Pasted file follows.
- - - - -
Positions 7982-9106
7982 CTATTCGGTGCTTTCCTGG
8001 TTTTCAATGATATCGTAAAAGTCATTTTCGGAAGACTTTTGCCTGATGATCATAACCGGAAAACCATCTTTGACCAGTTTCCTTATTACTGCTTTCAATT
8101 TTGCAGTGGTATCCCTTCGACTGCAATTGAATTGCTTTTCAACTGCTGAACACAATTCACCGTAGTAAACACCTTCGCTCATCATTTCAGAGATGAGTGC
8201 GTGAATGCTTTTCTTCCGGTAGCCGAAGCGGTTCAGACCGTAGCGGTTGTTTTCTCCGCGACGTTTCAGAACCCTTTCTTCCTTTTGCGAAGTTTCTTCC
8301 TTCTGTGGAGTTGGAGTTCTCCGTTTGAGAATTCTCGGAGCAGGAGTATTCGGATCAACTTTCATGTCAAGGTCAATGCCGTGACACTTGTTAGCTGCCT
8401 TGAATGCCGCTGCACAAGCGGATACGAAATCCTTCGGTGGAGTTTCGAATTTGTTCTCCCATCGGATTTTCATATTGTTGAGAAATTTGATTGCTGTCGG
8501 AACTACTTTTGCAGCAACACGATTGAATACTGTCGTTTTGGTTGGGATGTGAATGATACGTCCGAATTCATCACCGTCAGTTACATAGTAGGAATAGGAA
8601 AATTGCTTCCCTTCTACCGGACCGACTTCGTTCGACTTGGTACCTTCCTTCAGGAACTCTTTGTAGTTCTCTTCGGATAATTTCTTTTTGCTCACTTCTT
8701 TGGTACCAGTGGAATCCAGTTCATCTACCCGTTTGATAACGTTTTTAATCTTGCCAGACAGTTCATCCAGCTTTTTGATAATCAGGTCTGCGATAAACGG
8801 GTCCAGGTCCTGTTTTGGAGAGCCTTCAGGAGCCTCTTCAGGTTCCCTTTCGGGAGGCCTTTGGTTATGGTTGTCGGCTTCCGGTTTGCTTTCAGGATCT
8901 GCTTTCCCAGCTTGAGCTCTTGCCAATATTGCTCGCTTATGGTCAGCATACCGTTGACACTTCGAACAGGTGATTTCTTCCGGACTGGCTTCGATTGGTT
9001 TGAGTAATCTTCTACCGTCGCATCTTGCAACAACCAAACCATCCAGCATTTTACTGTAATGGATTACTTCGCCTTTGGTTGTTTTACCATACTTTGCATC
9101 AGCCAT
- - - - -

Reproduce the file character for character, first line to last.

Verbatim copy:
Positions 7982-9106
7982 CTATTCGGTGCTTTCCTGG
8001 TTTTCAATGATATCGTAAAAGTCATTTTCGGAAGACTTTTGCCTGATGATCATAACCGGAAAACCATCTTTGACCAGTTTCCTTATTACTGCTTTCAATT
8101 TTGCAGTGGTATCCCTTCGACTGCAATTGAATTGCTTTTCAACTGCTGAACACAATTCACCGTAGTAAACACCTTCGCTCATCATTTCAGAGATGAGTGC
8201 GTGAATGCTTTTCTTCCGGTAGCCGAAGCGGTTCAGACCGTAGCGGTTGTTTTCTCCGCGACGTTTCAGAACCCTTTCTTCCTTTTGCGAAGTTTCTTCC
8301 TTCTGTGGAGTTGGAGTTCTCCGTTTGAGAATTCTCGGAGCAGGAGTATTCGGATCAACTTTCATGTCAAGGTCAATGCCGTGACACTTGTTAGCTGCCT
8401 TGAATGCCGCTGCACAAGCGGATACGAAATCCTTCGGTGGAGTTTCGAATTTGTTCTCCCATCGGATTTTCATATTGTTGAGAAATTTGATTGCTGTCGG
8501 AACTACTTTTGCAGCAACACGATTGAATACTGTCGTTTTGGTTGGGATGTGAATGATACGTCCGAATTCATCACCGTCAGTTACATAGTAGGAATAGGAA
8601 AATTGCTTCCCTTCTACCGGACCGACTTCGTTCGACTTGGTACCTTCCTTCAGGAACTCTTTGTAGTTCTCTTCGGATAATTTCTTTTTGCTCACTTCTT
8701 TGGTACCAGTGGAATCCAGTTCATCTACCCGTTTGATAACGTTTTTAATCTTGCCAGACAGTTCATCCAGCTTTTTGATAATCAGGTCTGCGATAAACGG
8801 GTCCAGGTCCTGTTTTGGAGAGCCTTCAGGAGCCTCTTCAGGTTCCCTTTCGGGAGGCCTTTGGTTATGGTTGTCGGCTTCCGGTTTGCTTTCAGGATCT
8901 GCTTTCCCAGCTTGAGCTCTTGCCAATATTGCTCGCTTATGGTCAGCATACCGTTGACACTTCGAACAGGTGATTTCTTCCGGACTGGCTTCGATTGGTT
9001 TGAGTAATCTTCTACCGTCGCATCTTGCAACAACCAAACCATCCAGCATTTTACTGTAATGGATTACTTCGCCTTTGGTTGTTTTACCATACTTTGCATC
9101 AGCCAT